Meet The Woman Tasked With Saving Uber From Itself

We sat down with Uber’s chief human resources officer, Liane Hornsey, who emphasized her desire “to stamp out anything that is a remnant of the past.”

Over the last six months, Uber’s been rocked by a series of scandals that brought this soaring unicorn back down to earth. It all really started with Susan Fowler’s blog post on February 19, 2017, that detailed incredibly poor management practices and a human resources department that prized the success of the company over the needs of its employees even in the face of sexual harassment allegations. Since then, revelations of sexist and other inappropriate behavior at the top of the company have dominated headlines, including an outing to an escort bar in South Korea and an executive obtaining the medical records of a rider who was raped by her Uber driver in India.

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Building an Absolutely Fabulous Customer-Centric Business

The convergence of marketing, context and technology has redefined what it means to be a successful organization in the information age. To be successful, you have to be customer-centric. But what does that really mean?

It means building an organization that – from bottom up and top down – is customer obsessed. Companies aren’t successful because of a single person. Success is built through a collective people working towards a common goal. So your whole organization needs to be invested in the customer.

And saying you are customer centric and customer obsessed doesn’t cut it. It needs to be present throughout all processes and leading the charge for the way you craft your brand and marketing strategies. Strategies need to start and end with the user. UX and designs should constantly be validated against personas. The way experiences are built have the technology to empower users in their experience. Saying you are customer centric doesn’t cut it anymore.

So how does your organization actually become customer-centric?

First you have to build a foundation for customer-centricity by getting internal buy-in and creating/promoting that vision from within. From there, you have to know your users and use data to understand and anticipate user needs. Lastly, you need to have a digital experience platform (DXP) that powers the customer-centric experience and a feedback loop to continue to evaluate efforts and deliver on authenticity. As you go through the steps of becoming customer centric, you are empowering each touchpoint in your brand experience to know the user and deliver on their needs.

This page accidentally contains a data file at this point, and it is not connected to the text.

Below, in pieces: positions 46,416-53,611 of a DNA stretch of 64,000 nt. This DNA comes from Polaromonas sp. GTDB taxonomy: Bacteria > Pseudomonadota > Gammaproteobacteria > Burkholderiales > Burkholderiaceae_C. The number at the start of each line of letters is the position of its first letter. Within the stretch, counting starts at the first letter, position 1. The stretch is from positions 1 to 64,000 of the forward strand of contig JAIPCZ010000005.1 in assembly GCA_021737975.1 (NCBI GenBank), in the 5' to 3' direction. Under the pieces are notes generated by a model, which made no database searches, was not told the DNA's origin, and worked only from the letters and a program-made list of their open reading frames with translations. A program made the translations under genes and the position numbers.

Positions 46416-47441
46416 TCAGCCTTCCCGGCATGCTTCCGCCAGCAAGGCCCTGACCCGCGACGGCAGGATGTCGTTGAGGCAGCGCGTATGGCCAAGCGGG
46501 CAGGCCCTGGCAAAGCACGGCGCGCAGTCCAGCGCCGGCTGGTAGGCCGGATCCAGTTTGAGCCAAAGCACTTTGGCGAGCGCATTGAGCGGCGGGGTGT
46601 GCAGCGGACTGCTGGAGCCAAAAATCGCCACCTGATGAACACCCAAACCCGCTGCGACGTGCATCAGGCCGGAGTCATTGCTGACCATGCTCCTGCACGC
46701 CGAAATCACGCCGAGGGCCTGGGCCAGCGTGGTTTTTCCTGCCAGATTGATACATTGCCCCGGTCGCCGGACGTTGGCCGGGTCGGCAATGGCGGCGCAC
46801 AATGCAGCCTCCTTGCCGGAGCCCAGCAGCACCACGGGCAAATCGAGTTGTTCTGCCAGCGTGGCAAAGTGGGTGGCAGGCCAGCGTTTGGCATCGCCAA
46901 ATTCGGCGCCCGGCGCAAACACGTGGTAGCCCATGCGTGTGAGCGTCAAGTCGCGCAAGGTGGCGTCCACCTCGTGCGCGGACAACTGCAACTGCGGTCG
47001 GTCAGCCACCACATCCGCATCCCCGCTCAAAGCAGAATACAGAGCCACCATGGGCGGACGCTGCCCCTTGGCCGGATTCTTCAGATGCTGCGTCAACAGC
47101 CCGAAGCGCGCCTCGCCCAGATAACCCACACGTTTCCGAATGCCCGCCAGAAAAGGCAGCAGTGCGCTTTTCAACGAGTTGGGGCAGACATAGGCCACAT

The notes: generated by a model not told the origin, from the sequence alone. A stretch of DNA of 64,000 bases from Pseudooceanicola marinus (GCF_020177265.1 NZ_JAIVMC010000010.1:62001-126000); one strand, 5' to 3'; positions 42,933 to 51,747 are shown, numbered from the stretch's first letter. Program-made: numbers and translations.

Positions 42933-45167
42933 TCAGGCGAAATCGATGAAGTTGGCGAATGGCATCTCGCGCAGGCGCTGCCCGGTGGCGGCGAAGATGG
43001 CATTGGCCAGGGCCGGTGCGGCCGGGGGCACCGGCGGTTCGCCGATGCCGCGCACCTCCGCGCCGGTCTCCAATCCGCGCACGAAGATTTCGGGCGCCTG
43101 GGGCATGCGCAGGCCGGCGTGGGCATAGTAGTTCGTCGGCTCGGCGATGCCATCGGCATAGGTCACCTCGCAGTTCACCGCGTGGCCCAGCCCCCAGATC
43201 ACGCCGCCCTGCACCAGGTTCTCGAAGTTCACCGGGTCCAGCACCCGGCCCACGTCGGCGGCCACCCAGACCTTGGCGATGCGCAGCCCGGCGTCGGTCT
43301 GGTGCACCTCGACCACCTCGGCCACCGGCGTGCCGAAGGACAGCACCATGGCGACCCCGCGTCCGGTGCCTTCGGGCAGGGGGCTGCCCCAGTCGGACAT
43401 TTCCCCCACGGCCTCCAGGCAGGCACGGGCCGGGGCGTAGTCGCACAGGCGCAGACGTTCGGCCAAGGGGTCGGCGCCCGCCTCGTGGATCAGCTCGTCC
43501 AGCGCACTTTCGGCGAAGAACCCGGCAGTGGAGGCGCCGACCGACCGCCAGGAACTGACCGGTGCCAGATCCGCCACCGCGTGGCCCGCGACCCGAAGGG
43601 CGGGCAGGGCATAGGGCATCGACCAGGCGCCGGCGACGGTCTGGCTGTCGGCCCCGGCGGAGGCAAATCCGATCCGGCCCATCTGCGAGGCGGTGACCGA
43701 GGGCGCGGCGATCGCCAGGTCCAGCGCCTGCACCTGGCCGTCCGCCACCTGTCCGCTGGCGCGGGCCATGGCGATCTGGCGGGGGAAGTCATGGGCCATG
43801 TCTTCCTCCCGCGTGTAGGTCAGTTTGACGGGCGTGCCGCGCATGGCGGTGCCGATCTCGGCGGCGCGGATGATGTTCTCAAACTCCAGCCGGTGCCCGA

Want more? Don’t worry, we’ll give you more.

As absolutely fabulous agency/tech partners-in-crime, Genuine and Acquia are here to give you step-by-step guidance on becoming customer obsessed. We bring together the world of product and service, so we have a unique point of view on what it takes and we are honest about it. Because when it comes to strategy and customer experience, honest evaluation is key. And when you look in the mirror darling, we want you to look fabulous.

So stay tuned and stay engaged. Reach out. Ask questions. Expect honesty. And most importantly, stay fabulous!

The post Building an Absolutely Fabulous Customer-Centric Business appeared first on Genuine.

My generation is not oriented to tech’: How ad tech executives’ fathers describe their kids’ jobs.

Digiday — June 16, 2017

By Yuyu Chen


Peter Krivkovich Sr., father of Peter Krivkovich Jr., AdRoll chief operating officer and chief financial officer
When I initially tell all those not in the communication business what Peter does, I would say, “Once you go looking on the internet, they find you and they follow you. They know your interests, and they stalk you until you surrender.” After their “Oh, my God” I tell them that it is about highly sophisticated and constantly optimized software, as well as algorithmic software systems that help companies better understand and deliver messages to their clients and prospects that result in higher sales probability. If I draw blanks, I go back to the stalking explanation.

Read what other ad tech executives’ fathers said about their kids’ at Digiday

The post My generation is not oriented to tech’: How ad tech executives’ fathers describe their kids’ jobs. appeared first on Cramer krasselt.

Friday Reading #99

99 red balloons, floating in the summer sky, 99% invisible, we’ve got 99 problems but an intro idea ain’t one. We’re getting awful close to the big centenary….


Salience is something we bang on about a lot at Goodstuff, paring communications down to their simplest and most distinctive so they can be easily though of. It’s famed political strategist Sir Lynton Crosby’s favored approach, applied with effect in the 2010 election with David Cameron’s relentless focus on the economy. But S______ and S_______ L_______ quickly became a hated cliche, indicative of robotic politics, not empathy. Why is that? The Drum argue that the issue lies with the inflexibility of the message across channels, an analogue campaign for a digital world.

For us it highlights the importance of understanding the context of communications. When no one is looking for you (as with many brand comms), brutal simplicity is necessarily to cut through – but when everyone is watching, all the time, greater finnesse is required to keep them watching.


In typical Zuckerberg-fashion, big Mark wants to make customer service even more user friendly by teaching his 100,000 strong bot-empire the art of negotiation.

The purpose of the upgrade was to allow businesses to interact with users on a more complex level, allowing them to negotiate deals across a number of different services including taxis and shopping deliveries, by using bots.